Dawes in Delaware
Photo by Billy Heemer
The Grand Opera House
A golden eagle adorns the ceiling above the stage inside Wilmington, Del.’s Grand Opera House, its wings stretched out as it overlooks the crowd from on high. Throughout Dawes’ Sunday night show inside the ornate room, trilling guitars and seismic drums interlocked with soulful harmonies to meet that soaring eagle on its level.
After Hiss Golden Messenger treated the audience to their swelling wall of sound to begin the night, Dawes took the stage right on time. For the next 105 minutes, beginning with a tasty, extended take on “I Can’t Think About It Now,” Taylor Goldsmith and company made the most of their first trip to Wilmington.
That opening tune segued seamlessly into “Things Happen,” another cut from the band’s latest record, All Your Favorite Bands. The set really opened up a few songs later, with another track from that album, the anthemic “Somewhere Along the Way.” The tapping of Goldsmith’s foot could be heard during the hushed bridge, before the frontman introduced their current guitarist in-residence, Duane Betts, for the first time. Looking quite a bit like his father, with a wide brimmed cowboy hat shading his eyes and a Goldtop Les Paul in his hands, Betts built his solo from long bent notes to an arpeggiated climax. Throughout, drummer Griffin Goldsmith laid down a solid foundation for his bandmates to build on.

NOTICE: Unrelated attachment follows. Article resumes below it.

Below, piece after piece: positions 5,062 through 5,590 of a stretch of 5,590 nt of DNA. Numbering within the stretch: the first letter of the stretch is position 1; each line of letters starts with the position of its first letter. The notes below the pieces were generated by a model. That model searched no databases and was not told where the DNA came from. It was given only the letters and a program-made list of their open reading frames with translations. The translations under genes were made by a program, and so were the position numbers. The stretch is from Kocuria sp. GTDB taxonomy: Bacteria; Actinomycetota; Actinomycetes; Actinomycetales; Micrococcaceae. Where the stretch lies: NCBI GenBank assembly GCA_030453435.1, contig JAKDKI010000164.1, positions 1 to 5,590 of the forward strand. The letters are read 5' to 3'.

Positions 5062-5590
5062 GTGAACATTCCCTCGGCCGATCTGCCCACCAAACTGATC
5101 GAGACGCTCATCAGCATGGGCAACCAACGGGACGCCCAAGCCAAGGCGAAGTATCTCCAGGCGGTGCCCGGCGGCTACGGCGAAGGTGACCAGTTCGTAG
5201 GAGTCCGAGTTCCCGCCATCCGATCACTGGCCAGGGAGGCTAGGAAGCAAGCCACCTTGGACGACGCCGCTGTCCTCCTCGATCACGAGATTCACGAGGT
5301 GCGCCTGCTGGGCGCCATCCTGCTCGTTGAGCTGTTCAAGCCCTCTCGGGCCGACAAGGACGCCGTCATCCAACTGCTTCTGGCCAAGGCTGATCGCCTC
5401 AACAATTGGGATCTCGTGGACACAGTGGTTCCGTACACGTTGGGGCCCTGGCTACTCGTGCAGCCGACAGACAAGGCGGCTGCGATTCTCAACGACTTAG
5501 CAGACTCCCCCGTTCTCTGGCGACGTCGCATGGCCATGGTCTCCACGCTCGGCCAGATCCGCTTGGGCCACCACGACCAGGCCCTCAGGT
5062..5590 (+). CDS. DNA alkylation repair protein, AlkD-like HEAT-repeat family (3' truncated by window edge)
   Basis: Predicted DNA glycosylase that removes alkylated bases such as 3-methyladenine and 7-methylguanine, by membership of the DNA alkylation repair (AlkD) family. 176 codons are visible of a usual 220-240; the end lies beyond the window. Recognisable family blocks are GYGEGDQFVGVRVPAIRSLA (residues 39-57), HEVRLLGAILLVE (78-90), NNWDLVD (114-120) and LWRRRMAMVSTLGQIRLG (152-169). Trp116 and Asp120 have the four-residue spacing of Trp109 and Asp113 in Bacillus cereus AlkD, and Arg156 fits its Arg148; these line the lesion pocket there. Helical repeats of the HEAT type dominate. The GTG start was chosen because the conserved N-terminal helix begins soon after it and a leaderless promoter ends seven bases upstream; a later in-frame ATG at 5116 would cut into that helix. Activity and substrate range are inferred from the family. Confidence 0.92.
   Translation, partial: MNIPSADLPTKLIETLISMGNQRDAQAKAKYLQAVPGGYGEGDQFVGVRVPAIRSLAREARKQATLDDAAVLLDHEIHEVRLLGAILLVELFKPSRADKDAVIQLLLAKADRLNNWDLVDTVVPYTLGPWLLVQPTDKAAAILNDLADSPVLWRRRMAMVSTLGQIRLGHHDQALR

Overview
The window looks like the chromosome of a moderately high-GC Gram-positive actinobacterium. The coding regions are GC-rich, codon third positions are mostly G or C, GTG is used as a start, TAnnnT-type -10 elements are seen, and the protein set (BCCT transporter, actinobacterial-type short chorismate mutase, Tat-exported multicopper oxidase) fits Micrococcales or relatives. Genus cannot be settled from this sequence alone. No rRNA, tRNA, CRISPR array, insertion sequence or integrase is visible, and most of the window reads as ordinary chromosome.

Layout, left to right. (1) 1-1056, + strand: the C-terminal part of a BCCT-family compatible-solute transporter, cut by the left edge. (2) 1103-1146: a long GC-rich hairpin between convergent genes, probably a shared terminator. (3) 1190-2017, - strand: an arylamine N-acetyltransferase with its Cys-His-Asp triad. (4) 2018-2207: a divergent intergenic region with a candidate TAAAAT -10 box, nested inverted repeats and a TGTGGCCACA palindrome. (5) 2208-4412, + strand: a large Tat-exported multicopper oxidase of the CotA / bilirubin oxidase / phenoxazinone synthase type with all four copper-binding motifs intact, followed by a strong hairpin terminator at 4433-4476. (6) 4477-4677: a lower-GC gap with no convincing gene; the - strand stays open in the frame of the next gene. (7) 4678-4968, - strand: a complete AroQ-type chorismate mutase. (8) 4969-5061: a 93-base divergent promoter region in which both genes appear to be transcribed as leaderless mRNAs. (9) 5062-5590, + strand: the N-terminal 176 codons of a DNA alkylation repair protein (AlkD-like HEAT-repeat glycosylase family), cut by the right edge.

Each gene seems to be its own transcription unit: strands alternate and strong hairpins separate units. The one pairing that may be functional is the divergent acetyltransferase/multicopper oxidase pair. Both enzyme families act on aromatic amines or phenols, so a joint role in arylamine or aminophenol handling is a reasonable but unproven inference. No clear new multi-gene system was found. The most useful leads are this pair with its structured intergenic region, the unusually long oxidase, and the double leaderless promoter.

In the months since Betts joined Dawes and keyboardist Lee Pardini replaced Tay Strathairn, the new lineup has continued to elevate the Goldsmith brothers and bassist Wylie Gelber. Betts pushed the outfit toward a ‘70s rock outfit at times, while Pardini took the lead with several piano and organ solos.
After a cover of “Fisherman’s Blues,” someone shouted out asking who wrote the song. Goldsmith replied, “That song is by The Waterboys. This one’s by Dawes.” They then launched into “Coming Back to a Man,” which was one of the night’s standout tunes. Griffin Goldsmith had his moment to shine, too, taking lead vocals on “Christmas In LA,” the aptly titled ballad for this American rock show in December. “Peace in the Valley” stood out as the longest tune of the night, as each band member soloed for at least a bar, before an intricate full-band interplay closed the 15-minute journey.
“When My Time Comes” eventually got everyone out of their seats to belt out the popular chorus. The crowd remained standing through the closing “All Your Favorite Bands,” as Taylor Goldsmith spun his microphone around toward the audience, allowing them to have the show’s last words.